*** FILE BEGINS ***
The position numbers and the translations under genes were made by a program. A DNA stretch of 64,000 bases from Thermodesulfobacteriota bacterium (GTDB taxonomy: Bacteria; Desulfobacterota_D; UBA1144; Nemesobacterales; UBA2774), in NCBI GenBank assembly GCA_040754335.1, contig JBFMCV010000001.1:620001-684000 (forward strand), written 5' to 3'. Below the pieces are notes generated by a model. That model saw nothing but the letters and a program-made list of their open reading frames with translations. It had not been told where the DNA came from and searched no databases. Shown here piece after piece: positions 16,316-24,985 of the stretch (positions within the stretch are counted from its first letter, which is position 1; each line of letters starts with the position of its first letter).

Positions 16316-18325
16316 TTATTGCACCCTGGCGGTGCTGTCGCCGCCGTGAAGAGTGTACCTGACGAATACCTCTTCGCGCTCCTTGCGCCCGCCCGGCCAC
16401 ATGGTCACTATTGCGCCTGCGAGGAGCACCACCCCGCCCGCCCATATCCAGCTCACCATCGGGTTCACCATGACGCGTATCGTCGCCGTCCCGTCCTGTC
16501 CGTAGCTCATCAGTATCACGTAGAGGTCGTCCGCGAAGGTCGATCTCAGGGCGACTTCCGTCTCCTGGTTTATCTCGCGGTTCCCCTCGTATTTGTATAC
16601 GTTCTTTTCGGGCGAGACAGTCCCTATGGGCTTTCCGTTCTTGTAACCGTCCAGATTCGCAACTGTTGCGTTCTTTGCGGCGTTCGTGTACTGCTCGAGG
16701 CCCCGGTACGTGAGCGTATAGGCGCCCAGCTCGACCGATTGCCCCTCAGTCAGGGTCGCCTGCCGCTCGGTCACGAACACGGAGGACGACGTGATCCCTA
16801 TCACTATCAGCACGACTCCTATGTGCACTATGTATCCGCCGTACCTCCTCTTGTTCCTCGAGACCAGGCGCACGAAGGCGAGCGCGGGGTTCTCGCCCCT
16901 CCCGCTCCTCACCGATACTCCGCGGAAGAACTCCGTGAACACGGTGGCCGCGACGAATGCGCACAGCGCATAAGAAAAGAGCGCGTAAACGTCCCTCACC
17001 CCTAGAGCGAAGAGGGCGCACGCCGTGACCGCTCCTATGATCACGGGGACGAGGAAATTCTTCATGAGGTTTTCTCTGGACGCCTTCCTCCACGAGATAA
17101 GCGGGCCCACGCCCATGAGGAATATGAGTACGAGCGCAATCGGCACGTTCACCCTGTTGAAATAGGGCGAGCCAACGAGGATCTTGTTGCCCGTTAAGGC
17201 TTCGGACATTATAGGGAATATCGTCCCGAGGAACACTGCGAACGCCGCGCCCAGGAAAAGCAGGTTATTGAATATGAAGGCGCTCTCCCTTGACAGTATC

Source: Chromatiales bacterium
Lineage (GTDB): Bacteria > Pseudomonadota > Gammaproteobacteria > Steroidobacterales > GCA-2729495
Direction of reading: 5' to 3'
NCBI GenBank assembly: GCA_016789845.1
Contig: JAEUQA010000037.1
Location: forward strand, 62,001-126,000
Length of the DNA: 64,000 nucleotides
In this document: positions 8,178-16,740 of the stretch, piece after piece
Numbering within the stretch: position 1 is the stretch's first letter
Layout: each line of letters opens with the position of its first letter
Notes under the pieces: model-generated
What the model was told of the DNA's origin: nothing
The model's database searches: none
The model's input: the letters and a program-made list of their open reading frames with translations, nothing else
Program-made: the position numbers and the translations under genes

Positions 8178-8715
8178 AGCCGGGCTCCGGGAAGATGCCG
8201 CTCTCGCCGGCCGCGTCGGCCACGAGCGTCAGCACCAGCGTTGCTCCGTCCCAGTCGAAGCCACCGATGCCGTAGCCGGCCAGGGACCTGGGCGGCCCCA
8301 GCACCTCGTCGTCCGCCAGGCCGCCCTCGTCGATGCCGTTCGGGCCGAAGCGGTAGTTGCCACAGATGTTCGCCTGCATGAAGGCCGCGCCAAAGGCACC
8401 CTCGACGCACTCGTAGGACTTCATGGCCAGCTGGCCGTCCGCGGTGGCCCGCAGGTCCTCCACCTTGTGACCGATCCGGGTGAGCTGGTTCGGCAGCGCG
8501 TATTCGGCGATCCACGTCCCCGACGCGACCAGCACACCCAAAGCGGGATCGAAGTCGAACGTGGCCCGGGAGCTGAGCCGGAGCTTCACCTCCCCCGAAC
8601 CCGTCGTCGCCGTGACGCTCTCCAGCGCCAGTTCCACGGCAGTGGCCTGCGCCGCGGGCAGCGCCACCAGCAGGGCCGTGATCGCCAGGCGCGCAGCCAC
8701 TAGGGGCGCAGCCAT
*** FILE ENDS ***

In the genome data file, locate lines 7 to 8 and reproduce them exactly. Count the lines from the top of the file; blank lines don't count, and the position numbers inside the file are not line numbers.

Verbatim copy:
16701 CCCCGGTACGTGAGCGTATAGGCGCCCAGCTCGACCGATTGCCCCTCAGTCAGGGTCGCCTGCCGCTCGGTCACGAACACGGAGGACGACGTGATCCCTA
16801 TCACTATCAGCACGACTCCTATGTGCACTATGTATCCGCCGTACCTCCTCTTGTTCCTCGAGACCAGGCGCACGAAGGCGAGCGCGGGGTTCTCGCCCCT